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There has to be a morning after…

It was a classic Independence Day at our house – baseball, apple pie and cat fights.

It’s a good thing we had the X10 surveillance camera on to record the whole thing – at least that’s what the police told us when they arrived.

It all began around the third inning, (or was it the fourth hot dog for Uncle Chester?) the home team was winning by a pretty large margins and things were getting kind mind-numbing. My cousin Ralph, who was visiting from down South said something that hinted that the baseball player who had just hit a ball into the stands for the home team was “juiced” on something.

“More bug juice, Uncle Ralph?” Cindy, my 8-year-old grand-daughter asked.

Ralph had apparently been imbibing something other than “bug juice” before then. He turned around, didn’t see Cindy and thought it was Charles who had taken umbrage at the “juice” remark. As he turned around kind of angrily, he stepped on Theodore’s tail. Theodore is my tabby cat.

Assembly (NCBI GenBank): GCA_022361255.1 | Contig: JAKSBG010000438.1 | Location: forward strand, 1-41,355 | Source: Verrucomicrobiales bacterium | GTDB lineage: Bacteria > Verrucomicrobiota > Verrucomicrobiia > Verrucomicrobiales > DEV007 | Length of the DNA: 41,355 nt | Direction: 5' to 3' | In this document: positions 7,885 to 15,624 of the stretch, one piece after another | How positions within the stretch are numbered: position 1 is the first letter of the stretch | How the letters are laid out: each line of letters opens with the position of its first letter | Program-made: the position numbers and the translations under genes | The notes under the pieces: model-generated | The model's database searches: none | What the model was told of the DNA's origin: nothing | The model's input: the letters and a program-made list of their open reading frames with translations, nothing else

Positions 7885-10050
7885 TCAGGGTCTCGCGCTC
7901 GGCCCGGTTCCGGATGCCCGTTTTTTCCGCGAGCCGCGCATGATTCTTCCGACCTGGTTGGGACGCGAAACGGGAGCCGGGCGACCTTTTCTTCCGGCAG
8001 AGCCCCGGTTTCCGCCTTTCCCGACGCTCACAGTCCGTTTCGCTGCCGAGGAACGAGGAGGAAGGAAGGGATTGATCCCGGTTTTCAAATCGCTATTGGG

Theodore is never very happy when someone steps on his tail. His scream could be heard two blocks down the street. Ralph’s scream could be heard even further down, as Theodore dug his claws up his legs and to a sensitive part of his body.

Ralph reacted furiously, tossing Theodore directly into the three-layer chocolate cake sitting at a nearby table. Theodore landed on his feet, taking some appreciative licks and then knocked the punch bowl directly on the electrical wires that connected to the television.

Sparks flew all over the place to the fascination of the little ones that were getting bored by the baseball action. Jimmy, Cindy’s little brother watched as one of the sparks came near the sparkler he was holding in his hand. In seconds, the sparkler was lit up and soon enough, so was the towel Ralph had just used to clean up the grease on the barbecue grill.

Meanwhile, Theodore was trying to fend off my other cat, Suzy-Q, which was attempting to lick the chocolate cake from his body. The cats were rolling in the grass before little Jimmy knew what was happening. In seconds, little Jimmy had been knocked over as well, and his lit sparkler landed on the greasy towel and a box of cherry bombs Ralph had brought us from a nearby Indian reservation.

At least some of our neighbors expressed gratitude that they didn’t have to pay the cost of gas and parking to go to the big downtown fireworks display. They just “ooohed” and “aaaahed” as the bombs went off one by one. I think I also heard a “typical” from one of them.

A couple of other neighbors spoke through their attorney, handing us some papers.

Perhaps if we promise to spend next Independence Day at the lake next year, they’ll settle down?


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